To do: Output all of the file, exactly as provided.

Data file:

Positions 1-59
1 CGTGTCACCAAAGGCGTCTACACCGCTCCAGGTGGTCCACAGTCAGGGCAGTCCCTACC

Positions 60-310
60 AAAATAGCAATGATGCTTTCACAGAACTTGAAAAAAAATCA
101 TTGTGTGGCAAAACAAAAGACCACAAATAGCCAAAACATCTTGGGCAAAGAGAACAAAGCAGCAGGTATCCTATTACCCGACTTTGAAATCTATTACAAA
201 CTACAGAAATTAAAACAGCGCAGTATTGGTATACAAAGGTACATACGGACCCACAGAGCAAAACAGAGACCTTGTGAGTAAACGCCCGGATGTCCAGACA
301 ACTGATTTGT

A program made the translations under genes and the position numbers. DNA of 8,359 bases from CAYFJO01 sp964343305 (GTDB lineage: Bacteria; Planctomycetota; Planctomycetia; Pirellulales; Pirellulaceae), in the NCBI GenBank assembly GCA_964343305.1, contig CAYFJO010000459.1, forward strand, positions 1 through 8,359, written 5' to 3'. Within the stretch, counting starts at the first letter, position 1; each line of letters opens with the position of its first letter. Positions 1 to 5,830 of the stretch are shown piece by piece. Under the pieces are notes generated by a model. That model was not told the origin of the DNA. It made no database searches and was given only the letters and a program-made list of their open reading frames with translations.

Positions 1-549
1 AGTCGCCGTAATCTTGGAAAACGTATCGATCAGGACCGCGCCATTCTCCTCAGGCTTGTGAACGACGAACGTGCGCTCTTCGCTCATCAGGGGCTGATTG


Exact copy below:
Positions 1-59
1 CGTGTCACCAAAGGCGTCTACACCGCTCCAGGTGGTCCACAGTCAGGGCAGTCCCTACC

Positions 60-310
60 AAAATAGCAATGATGCTTTCACAGAACTTGAAAAAAAATCA
101 TTGTGTGGCAAAACAAAAGACCACAAATAGCCAAAACATCTTGGGCAAAGAGAACAAAGCAGCAGGTATCCTATTACCCGACTTTGAAATCTATTACAAA
201 CTACAGAAATTAAAACAGCGCAGTATTGGTATACAAAGGTACATACGGACCCACAGAGCAAAACAGAGACCTTGTGAGTAAACGCCCGGATGTCCAGACA
301 ACTGATTTGT

A program made the translations under genes and the position numbers. DNA of 8,359 bases from CAYFJO01 sp964343305 (GTDB lineage: Bacteria; Planctomycetota; Planctomycetia; Pirellulales; Pirellulaceae), in the NCBI GenBank assembly GCA_964343305.1, contig CAYFJO010000459.1, forward strand, positions 1 through 8,359, written 5' to 3'. Within the stretch, counting starts at the first letter, position 1; each line of letters opens with the position of its first letter. Positions 1 to 5,830 of the stretch are shown piece by piece. Under the pieces are notes generated by a model. That model was not told the origin of the DNA. It made no database searches and was given only the letters and a program-made list of their open reading frames with translations.

Positions 1-549
1 AGTCGCCGTAATCTTGGAAAACGTATCGATCAGGACCGCGCCATTCTCCTCAGGCTTGTGAACGACGAACGTGCGCTCTTCGCTCATCAGGGGCTGATTG